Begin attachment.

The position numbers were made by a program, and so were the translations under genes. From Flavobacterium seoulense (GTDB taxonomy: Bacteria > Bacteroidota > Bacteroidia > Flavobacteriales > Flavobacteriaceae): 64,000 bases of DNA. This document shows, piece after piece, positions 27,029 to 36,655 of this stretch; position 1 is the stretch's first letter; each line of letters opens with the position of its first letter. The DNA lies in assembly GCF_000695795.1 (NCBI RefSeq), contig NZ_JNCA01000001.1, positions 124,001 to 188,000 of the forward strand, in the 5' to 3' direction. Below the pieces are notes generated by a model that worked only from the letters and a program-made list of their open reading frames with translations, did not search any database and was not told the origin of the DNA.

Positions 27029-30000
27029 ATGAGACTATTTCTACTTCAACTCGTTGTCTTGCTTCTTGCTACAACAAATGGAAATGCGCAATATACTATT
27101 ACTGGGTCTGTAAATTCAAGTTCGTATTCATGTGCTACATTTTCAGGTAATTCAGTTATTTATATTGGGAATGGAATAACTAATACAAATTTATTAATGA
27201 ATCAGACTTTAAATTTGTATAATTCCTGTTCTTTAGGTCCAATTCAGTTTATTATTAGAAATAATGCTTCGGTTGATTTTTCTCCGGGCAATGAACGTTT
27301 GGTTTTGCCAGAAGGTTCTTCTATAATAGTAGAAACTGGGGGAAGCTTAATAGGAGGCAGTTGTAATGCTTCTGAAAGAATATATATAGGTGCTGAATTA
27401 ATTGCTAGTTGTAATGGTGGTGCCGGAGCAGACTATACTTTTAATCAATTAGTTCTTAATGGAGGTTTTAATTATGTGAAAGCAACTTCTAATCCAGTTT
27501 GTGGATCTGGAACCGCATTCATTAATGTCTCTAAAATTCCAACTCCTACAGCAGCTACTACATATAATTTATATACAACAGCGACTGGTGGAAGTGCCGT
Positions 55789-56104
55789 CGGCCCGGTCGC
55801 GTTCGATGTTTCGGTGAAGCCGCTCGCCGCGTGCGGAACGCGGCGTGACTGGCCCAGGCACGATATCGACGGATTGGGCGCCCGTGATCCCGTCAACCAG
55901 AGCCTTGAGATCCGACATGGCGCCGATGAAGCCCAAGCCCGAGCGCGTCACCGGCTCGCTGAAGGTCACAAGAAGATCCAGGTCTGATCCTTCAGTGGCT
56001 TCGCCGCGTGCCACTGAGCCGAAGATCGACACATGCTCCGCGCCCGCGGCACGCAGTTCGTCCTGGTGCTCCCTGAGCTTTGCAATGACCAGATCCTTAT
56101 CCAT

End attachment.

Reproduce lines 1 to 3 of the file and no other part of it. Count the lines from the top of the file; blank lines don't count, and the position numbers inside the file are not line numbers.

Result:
The position numbers were made by a program, and so were the translations under genes. From Flavobacterium seoulense (GTDB taxonomy: Bacteria > Bacteroidota > Bacteroidia > Flavobacteriales > Flavobacteriaceae): 64,000 bases of DNA. This document shows, piece after piece, positions 27,029 to 36,655 of this stretch; position 1 is the stretch's first letter; each line of letters opens with the position of its first letter. The DNA lies in assembly GCF_000695795.1 (NCBI RefSeq), contig NZ_JNCA01000001.1, positions 124,001 to 188,000 of the forward strand, in the 5' to 3' direction. Below the pieces are notes generated by a model that worked only from the letters and a program-made list of their open reading frames with translations, did not search any database and was not told the origin of the DNA.

Positions 27029-30000
27029 ATGAGACTATTTCTACTTCAACTCGTTGTCTTGCTTCTTGCTACAACAAATGGAAATGCGCAATATACTATT